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Marubeni begins $1.2bn gas power project in Taiwan

Shift from coal and nuclear opens opportunities for Japan contingent

A Marubeni gas power plant in Thailand. The Japanese company plans similar facilities in Taiwan.

TOKYO -- Japanese trading house Marubeni has broken ground on a 130 billion yen ($1.17 billion) gas power project in Taiwan with U.S. partner General Electric, riding the island's move away from coal and nuclear energy.

The partners won the order from state-owned Taiwan Power Co. in mid-February. Two 1-gigawatt combined-cycle gas power plants -- among the largest in the world -- will go online by 2022 in a coastal area of Taoyuan, about 40 kilometers from Taipei.

Marubeni and GE offer a technology that employs waste heat to generate power efficiently, with construction costs relatively low as well. Marubeni's water treatment and transformer equipment is being designed at a Thai technology center it set up in 2016, helping to keep costs in check.

As environmental awareness grows in Taiwan, aged coal power plants are going out of service. The public has also grown wary of nuclear power after the 2011 Fukushima meltdown in Japan. And while Marubeni's rivals Mitsubishi Corp. and Mitsui & Co. are developing offshore wind power, there are fewer power plants capable of supplying electricity steadily.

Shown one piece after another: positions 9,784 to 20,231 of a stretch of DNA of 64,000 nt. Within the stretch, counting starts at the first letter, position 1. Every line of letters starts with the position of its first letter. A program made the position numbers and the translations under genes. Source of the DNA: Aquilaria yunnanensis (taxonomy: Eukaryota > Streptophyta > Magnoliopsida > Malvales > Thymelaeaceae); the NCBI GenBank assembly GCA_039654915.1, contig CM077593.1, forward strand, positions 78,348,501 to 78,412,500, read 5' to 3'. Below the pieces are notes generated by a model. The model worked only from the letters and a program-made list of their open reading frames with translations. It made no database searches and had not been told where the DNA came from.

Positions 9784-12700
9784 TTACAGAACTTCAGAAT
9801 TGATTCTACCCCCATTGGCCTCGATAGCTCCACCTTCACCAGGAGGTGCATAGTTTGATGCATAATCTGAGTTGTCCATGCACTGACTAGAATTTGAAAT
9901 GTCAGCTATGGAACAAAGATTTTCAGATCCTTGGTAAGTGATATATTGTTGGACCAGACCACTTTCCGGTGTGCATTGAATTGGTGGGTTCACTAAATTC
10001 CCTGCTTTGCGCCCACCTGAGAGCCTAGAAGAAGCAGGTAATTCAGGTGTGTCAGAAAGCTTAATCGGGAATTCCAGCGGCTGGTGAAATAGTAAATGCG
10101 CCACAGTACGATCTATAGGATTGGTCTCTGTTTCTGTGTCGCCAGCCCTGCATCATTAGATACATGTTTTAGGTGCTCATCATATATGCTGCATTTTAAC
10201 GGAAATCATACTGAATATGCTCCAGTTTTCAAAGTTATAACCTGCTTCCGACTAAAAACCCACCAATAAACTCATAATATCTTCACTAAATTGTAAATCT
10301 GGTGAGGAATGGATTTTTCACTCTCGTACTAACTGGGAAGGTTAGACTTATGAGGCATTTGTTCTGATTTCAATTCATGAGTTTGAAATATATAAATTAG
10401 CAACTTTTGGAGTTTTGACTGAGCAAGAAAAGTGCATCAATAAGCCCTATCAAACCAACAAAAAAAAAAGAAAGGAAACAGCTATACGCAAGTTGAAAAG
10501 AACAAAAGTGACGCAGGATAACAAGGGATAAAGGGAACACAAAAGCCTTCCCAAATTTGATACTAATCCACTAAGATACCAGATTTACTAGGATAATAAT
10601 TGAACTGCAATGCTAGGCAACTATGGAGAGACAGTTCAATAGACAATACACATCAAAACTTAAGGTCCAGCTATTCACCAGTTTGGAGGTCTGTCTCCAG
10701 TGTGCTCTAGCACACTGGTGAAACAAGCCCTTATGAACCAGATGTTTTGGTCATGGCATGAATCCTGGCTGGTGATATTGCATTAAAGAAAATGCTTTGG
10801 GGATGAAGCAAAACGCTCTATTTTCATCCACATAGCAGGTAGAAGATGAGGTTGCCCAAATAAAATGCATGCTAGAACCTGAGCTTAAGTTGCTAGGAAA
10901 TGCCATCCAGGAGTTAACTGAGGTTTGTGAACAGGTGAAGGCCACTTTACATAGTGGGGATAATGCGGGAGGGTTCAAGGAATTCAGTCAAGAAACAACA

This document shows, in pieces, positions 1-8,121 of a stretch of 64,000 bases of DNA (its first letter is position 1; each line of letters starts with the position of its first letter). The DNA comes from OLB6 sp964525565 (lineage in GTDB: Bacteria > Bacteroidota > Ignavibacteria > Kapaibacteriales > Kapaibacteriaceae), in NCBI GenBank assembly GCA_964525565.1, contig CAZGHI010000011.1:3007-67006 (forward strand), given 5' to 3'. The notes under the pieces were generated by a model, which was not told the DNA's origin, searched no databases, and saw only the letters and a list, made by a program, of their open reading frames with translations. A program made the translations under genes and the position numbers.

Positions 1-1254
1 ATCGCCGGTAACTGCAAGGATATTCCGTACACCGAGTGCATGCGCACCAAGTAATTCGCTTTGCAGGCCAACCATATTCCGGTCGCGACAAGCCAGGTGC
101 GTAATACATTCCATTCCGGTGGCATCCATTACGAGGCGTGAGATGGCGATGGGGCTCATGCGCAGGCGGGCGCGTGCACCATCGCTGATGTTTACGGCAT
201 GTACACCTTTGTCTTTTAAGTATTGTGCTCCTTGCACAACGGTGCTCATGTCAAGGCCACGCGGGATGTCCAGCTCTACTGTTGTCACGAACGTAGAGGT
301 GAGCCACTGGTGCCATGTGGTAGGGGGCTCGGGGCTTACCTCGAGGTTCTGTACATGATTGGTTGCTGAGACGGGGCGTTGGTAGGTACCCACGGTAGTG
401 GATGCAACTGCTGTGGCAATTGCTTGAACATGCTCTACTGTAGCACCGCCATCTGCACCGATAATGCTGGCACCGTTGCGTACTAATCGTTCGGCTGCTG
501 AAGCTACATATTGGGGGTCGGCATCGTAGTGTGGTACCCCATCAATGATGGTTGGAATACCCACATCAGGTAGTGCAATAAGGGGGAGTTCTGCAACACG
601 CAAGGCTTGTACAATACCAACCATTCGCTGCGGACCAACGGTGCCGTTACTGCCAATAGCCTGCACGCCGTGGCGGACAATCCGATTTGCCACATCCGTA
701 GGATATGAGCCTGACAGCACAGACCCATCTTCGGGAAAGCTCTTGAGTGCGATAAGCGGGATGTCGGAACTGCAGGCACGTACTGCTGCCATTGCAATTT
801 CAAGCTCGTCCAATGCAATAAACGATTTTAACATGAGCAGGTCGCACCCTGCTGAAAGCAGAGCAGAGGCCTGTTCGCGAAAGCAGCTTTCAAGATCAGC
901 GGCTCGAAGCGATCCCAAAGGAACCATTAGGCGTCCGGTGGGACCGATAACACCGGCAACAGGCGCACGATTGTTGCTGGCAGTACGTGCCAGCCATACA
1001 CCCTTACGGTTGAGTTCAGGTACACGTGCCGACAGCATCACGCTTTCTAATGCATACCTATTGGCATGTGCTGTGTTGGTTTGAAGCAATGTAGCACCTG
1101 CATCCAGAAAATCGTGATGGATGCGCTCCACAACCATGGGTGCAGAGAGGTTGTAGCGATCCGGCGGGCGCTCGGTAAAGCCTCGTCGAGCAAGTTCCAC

In 2017, Taiwan's power supply cushion fell far below the 15% benchmark for a stable grid, to 7%, and power outages affected the entire island during August. The government is turning to natural gas plants, which emit just half the carbon dioxide of coal power.

The island's authorities aim to suspend all nuclear plants by 2025 and envision natural gas generating 50% of domestic power supply, up from 31% in 2017. Taiwan intends to build 1 GW gas power plants in 10 locations, and will start the bidding process for five this year. Marubeni hopes to win more of those orders.

Taiwan intends to fuel the plants with liquefied natural gas imported from the U.S. and Australia. To accommodate the influx, plans call for doubling the capacity of the island's LNG receiving terminals in 2027 from the current 18.5 million tons.

Japan accounts for around 30% of global LNG imports. Considering many Japanese companies have built up expertise in gas power and LNG terminals, the shift in Taiwan's energy mix may present fresh opportunities in these sectors.

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